Working in any field of public policy is a bit like living in a haunted house: You spend most of your day dodging bogeymen, ghosts, phantasms, phantoms and specters of imagined harms, frauds, invasions and various conspiracies supposedly perpetrated by evil companies against helpless consumers, justice, God, Gaia, small woodland creatures and every sort of underserved, disadvantaged and/or underprivileged group of man, animal, vegetable and mineral imaginable.
But Internet policy—particularly online privacy—tends to be haunted by such groundless imaginings far more than most other areas of policy, largely because it manifests itself in ways that are far more real and immediate to ordinary users. For example, as outraged as any of us might feel about the Gulf oil spill, how many of us have the slightest clue what’s really involved (beyond what we’ve learned watching TV anchors stumble through a vocabulary they don’t understand)?
By contrast, huge numbers of Americans have daily interaction with web services like those provided by Google, Microsoft, Yahoo, Twitter and Facebook. That doesn’t mean we necessarily understand how these technologies work. Indeed, quite the contrary! As Arthur C. Clark said, “Any sufficiently advanced technology is indistinguishable from magic.” But we often think we know how these technological marvels work, and certainly sound much more informed when we spout off (pun intended) about these things than, say, “top kills” on the bottom of the ocean floor. In short, we know just enough web services to be dangerous when we ground strong policy positions in our unsophisticated understanding of how things really work online.
There are few better examples of this than the constantly repeated bugaboo that “Facebook sells your data to advertisers!” Or “Facebook only wants you to share more information with more people for advertising purposes!” These myths bear no relation to how advertising on social networking sites actually works, as Facebook CEO Sheryl Sandberg explains beautifully in a short tutorial video. Here’s the key portion:
We also protect your privacy by virtue of the way our advertising system works. Because our system chooses which ads to show you, we don’t need to share any of your personal information with advertisers in order to show you relevant ads. In order to advertise on Facebook, advertisers give us an ad they want us to display and tell us the kinds of people they want to reach. We deliver the ad to people who fit those criteria without revealing any personal information to the advertiser.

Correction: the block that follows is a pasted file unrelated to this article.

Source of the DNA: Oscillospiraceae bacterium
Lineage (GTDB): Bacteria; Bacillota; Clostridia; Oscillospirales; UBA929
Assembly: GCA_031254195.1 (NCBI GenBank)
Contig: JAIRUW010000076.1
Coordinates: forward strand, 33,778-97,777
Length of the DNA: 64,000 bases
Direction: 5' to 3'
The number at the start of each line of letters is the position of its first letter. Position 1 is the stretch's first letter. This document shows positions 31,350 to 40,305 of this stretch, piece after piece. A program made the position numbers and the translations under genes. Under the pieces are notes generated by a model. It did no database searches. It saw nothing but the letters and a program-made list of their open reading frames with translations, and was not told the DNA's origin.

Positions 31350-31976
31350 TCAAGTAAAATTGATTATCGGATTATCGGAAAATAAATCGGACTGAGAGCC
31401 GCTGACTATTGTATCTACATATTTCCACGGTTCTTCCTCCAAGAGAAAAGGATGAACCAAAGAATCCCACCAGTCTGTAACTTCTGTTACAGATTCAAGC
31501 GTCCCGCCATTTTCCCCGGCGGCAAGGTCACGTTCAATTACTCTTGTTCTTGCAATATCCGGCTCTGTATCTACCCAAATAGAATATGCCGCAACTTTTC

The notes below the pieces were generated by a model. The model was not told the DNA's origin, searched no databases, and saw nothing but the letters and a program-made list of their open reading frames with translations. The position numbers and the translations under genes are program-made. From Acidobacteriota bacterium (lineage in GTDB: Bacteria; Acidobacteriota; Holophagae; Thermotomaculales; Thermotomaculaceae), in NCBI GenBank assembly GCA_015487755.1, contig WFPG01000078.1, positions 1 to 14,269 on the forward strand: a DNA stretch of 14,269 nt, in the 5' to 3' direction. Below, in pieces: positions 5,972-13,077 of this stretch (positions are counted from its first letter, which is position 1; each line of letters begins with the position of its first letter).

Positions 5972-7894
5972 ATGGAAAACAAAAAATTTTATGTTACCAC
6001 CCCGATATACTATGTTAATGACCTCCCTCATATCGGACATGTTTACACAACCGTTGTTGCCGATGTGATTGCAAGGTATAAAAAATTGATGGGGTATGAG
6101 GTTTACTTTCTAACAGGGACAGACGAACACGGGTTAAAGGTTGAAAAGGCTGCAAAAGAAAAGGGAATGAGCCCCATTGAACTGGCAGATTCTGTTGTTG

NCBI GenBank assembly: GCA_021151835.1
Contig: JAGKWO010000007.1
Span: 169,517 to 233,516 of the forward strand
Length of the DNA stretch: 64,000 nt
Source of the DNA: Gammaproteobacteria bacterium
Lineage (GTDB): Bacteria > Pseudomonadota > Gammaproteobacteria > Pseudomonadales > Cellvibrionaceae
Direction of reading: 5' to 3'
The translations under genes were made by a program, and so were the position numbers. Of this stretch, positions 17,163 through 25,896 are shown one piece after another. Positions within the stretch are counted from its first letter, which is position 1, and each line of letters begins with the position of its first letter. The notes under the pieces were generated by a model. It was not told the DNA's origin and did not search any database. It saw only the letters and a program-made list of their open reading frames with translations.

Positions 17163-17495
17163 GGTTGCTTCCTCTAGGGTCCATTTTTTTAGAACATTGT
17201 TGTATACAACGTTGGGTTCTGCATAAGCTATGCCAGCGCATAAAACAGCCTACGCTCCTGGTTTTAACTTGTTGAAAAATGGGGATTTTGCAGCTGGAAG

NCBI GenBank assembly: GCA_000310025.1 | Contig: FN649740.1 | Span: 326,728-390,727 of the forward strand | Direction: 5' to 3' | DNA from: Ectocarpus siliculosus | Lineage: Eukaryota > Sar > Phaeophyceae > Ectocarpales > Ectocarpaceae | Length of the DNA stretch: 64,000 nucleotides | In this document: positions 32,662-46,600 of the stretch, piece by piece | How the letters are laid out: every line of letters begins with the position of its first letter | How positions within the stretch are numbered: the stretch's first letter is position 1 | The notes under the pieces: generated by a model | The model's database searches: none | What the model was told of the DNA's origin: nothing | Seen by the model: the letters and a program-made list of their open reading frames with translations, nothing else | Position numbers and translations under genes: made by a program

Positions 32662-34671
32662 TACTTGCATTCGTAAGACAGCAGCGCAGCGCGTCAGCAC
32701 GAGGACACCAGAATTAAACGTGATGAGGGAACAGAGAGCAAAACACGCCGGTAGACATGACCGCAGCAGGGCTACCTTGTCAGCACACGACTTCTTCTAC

The only information we provide to advertisers is aggregate and anonymous data, so they can know how many people viewed their ad and general categories of information about them. Ultimately, this helps advertisers better understand how well their ads work so they can show better ads.
And here’s the video:
You can’t blame average users for not understanding how Facebook’s ad system works. That doesn’t make them stupid! They may be ignorant, but their ignorance is perfectly rational. Ultimately, it’s up to companies like Facebook to try to overcome the perception-of-technology-as-magic problem—lest consumers assume it must be black magic. Still, I’m sure we’ll keep hearing this myth repeated in the future, as similar myths have been in other areas of the privacy debate. I only wish more companies would prepare similarly concise videos that explain how their systems work to dispel some of this technopanic hysteria. Here are two particularly good examples of effective tutorials:
- How Google delivers ads and uses user data and uses data in its other products
- How Phorm delivers ads tailored to users preferences based on observing their browsing activity at the ISP level (based on the scary-sounding “packet inspection”) without retaining a list of websites visited by a computer or even sharing the profile of generic interests associated with a particular
Oh, and on the myth I noted above, I’ll just reiterate what I’ve said before:
It’s a myth that Facebook is hell-bent on getting users to share more information more widely for the sake of of advertisers. In fact, advertising on Facebook doesn’t involve sharing information about users with advertisers. In fact, advertisers buy ads that Facebook shows to users Facebook (or rather, its algorithms) thinks might be interested. If anything, sharing more information can actually help Facebook’s competitors if users take advantage of Facebook Connect’s data portability to port their data over to competing platforms. So the widely perceived conflict of interest between Facebook’s economic interests and users’ privacy just doesn’t exist. The site gains from having more users spend more time on the site, not from tricking users into “giving up their privacy.”